He has a hard time explaining exactly why he didn’t throw the fight, but I understood.
We were kindred spirits of some sort, and the fact that our dojo’s head instructor often paired us together on weeknights to teach the intermediate students strengthened our friendship.
The only time we ever talked about what happened to him in Thailand, he simply said, "Some tings bra, you no can give."
Football season was over, but it was January and apparently the university’s basketball team was undefeated, going into a huge game against their biggest rival.
It was a weeknight, which was weird in terms of bouncing but the bar was expecting a heavy turn out once the game ended.
I’d been deeply depressed all day after learning that J.D. Salinger had just died.
I wasn’t really in the mood to work, but hey, when you live hand to mouth on a shoestring budget, one hundred fifty bucks sounds good all the time—no matter who dies. When I got the phone call, I was cleaning the mats in the dojo with Haoa.
We barely had time to go home, shower, change, and grab a mouthpiece.
As a bouncer you always carry a mouthpiece.
You carry it in your front pocket and you make sure that nothing else is in that front pocket but the mouthpiece.
You also wear a protective cup, because people like to think they can end a fight quickly by kicking you in the scrotum.
This is not the case when one uses such foresight.
By the time we got to the bar, the game was almost finished and given that the home team was losing by a landslide, there were a great deal of fans who’d already forsaken the court side contest and begun to drown their disappointment.
The whole joint was filling up fast. My own morose demeanor was difficult to contain, and in an uncharacteristic show of angst, I took my shift drink within twenty minutes of being there.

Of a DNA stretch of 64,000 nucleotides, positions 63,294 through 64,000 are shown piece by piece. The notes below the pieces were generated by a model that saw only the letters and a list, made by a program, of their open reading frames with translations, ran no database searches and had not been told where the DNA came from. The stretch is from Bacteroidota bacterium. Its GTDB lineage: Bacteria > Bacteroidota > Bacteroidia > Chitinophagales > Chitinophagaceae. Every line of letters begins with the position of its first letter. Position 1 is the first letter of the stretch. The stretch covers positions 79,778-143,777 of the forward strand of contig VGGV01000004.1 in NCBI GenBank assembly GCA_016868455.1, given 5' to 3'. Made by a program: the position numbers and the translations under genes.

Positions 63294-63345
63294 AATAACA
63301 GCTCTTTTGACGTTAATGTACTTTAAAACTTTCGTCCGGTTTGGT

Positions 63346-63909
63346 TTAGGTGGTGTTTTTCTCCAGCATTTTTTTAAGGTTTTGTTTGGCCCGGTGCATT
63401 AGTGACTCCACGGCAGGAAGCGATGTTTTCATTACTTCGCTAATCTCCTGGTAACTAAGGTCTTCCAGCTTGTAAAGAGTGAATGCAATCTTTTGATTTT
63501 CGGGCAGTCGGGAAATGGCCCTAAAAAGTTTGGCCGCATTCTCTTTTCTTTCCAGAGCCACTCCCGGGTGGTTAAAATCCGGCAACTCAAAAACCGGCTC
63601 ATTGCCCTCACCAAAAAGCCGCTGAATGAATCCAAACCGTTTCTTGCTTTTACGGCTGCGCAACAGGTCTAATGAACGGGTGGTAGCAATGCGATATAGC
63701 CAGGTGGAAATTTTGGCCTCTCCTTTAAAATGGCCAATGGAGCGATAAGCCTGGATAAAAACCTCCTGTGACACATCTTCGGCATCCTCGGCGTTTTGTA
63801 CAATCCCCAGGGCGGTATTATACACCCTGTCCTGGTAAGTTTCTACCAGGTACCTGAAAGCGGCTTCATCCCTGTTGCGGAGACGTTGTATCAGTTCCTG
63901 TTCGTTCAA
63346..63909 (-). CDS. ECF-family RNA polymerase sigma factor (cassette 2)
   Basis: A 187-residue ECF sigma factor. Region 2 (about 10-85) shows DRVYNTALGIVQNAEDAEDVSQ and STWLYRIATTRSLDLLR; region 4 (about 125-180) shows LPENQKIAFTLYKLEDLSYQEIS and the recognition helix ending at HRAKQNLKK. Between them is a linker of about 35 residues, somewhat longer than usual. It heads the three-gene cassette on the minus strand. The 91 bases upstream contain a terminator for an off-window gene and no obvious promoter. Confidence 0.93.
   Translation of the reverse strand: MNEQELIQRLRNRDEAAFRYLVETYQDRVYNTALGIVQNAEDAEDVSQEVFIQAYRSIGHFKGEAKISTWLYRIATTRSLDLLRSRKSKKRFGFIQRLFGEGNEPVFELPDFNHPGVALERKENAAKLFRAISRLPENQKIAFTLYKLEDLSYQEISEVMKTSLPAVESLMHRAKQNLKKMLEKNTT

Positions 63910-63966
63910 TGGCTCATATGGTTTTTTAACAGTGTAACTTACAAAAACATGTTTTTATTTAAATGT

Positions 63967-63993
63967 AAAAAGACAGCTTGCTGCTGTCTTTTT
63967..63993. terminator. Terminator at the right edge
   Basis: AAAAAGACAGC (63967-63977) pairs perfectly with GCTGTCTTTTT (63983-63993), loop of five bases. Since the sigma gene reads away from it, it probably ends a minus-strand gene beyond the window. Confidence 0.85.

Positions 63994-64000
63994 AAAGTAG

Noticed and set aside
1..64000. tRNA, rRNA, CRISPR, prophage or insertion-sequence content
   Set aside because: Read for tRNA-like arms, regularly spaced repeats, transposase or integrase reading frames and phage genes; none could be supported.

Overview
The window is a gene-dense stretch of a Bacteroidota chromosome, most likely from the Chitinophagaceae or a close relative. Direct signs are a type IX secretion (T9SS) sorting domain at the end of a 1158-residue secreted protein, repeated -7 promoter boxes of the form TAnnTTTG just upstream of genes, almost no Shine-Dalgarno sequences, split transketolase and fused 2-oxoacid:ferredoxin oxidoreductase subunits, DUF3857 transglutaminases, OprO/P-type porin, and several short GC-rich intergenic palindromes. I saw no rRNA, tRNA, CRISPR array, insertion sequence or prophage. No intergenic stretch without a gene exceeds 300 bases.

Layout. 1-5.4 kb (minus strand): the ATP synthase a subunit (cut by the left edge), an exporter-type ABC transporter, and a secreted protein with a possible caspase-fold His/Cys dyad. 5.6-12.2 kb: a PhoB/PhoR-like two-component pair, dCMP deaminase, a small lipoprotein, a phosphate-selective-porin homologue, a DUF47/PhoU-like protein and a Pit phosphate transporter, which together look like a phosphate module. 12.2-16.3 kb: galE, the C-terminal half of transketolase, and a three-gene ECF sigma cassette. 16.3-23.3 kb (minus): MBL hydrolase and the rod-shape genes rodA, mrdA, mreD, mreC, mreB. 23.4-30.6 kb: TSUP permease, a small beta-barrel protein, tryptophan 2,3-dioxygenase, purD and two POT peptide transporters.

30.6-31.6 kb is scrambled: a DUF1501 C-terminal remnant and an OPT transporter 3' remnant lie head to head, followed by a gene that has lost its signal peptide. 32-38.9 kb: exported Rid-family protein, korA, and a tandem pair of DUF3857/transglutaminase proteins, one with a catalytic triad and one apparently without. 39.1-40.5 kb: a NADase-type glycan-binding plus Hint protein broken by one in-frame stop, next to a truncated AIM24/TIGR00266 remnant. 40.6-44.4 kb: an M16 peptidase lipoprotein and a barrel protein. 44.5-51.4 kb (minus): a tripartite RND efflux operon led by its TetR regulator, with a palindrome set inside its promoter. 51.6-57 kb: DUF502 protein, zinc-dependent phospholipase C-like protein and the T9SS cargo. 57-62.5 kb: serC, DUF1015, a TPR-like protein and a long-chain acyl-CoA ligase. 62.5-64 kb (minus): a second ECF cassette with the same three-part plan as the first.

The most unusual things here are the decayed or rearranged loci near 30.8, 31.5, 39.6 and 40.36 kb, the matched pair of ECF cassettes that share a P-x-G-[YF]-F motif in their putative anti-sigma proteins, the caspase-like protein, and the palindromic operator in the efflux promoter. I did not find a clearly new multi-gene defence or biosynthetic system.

A bouncer gets only one shift drink, meaning that he can obtain a beverage of his choice, on the house, once, while he is working. I usually wait until my shift is over to take mine, if I take it at all.
But goddamn it, J.D. Salinger was dead, and I couldn’t fucking deal with it.
The man wrote Catcher in the Rye! He had been at D-Day and survived the Battle of the Bulge! He’d given up fame and notoriety to disappear into seclusion and write stories that he refused to show to anyone and kept locked away in a safe (so it was rumored; it is also rumored that he burned them all). He was a legend to me, the last of the old foul dudes, and part of the reason I fell in love with literature at a young age. Now I would be forced to place him in the ranks of my posthumous pantheon- with Bukowski, Hunter Thompson, and Fitzgerald.
All of my heroes were dead.
Some part of me inside was being siphoned away, slowly.
The fact that I was thinking of literature at a time when I should have been scanning the bar for potential threats irked me. Taking the burning double shot of Crown Royal whiskey and chasing it down with a beer-back of Heineken was my protest against this lack of discipline.
The bar was loud, rowdy and growing like the reaching leaves of some wind-ripped jungle; Haoa was on the outdoor porch near the other exit staring at me strangely.
He motioned with his thumb to my left, and it was then I realized that there was a small troop of college kids waiting in line with their I.D. cards in various forms of presentation.
Startled out of my distant state, I did my job—carefully inspecting drivers licenses hailing from all over the country.
Most of the line consisted of girls, but towards the back of that entering group were some very drunk, very large young men.
I’ve found that the average person, when presented with a situation that does not coincide with their perception of the world and its workings, will receive this disconnect with caution.
There is usually a moment when they realize that there is something very strange about the circumstance they’ve just encountered.
In my world, it goes something like this:
Me: Hey can I check your ID please?
And then there is the inner monologue that goes on during the period of time when I am using a small handheld flashlight to check birth dates on shiny plastic rectangles.
I imagine it sounds a bit like:
Patron: (The little man here, who is paid to beat me up and drag me out if I get too drunk, doesn’t look like any of the other men who are usually paid to do this ... either this bar is laid back, or this man is very dangerous. There is something unnerving about how calm he is and it makes me feel strange inside. Avoid eye contact.)
Most folk act accordingly and my night goes on without incident.